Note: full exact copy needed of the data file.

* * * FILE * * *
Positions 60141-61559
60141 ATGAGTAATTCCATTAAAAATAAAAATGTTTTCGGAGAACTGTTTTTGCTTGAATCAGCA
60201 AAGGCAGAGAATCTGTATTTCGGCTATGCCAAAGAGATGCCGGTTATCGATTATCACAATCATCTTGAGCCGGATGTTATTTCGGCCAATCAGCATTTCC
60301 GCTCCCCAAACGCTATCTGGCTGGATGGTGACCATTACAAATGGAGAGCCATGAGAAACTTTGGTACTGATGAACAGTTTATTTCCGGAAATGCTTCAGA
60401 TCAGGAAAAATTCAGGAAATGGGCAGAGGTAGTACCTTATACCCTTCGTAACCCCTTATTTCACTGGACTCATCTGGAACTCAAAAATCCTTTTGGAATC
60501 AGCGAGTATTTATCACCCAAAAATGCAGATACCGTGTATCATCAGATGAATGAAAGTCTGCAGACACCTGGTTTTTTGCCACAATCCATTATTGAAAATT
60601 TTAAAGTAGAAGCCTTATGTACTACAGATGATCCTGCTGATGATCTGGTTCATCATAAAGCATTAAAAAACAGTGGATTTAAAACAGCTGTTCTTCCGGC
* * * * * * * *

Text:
Positions 60141-61559
60141 ATGAGTAATTCCATTAAAAATAAAAATGTTTTCGGAGAACTGTTTTTGCTTGAATCAGCA
60201 AAGGCAGAGAATCTGTATTTCGGCTATGCCAAAGAGATGCCGGTTATCGATTATCACAATCATCTTGAGCCGGATGTTATTTCGGCCAATCAGCATTTCC
60301 GCTCCCCAAACGCTATCTGGCTGGATGGTGACCATTACAAATGGAGAGCCATGAGAAACTTTGGTACTGATGAACAGTTTATTTCCGGAAATGCTTCAGA
60401 TCAGGAAAAATTCAGGAAATGGGCAGAGGTAGTACCTTATACCCTTCGTAACCCCTTATTTCACTGGACTCATCTGGAACTCAAAAATCCTTTTGGAATC
60501 AGCGAGTATTTATCACCCAAAAATGCAGATACCGTGTATCATCAGATGAATGAAAGTCTGCAGACACCTGGTTTTTTGCCACAATCCATTATTGAAAATT
60601 TTAAAGTAGAAGCCTTATGTACTACAGATGATCCTGCTGATGATCTGGTTCATCATAAAGCATTAAAAAACAGTGGATTTAAAACAGCTGTTCTTCCGGC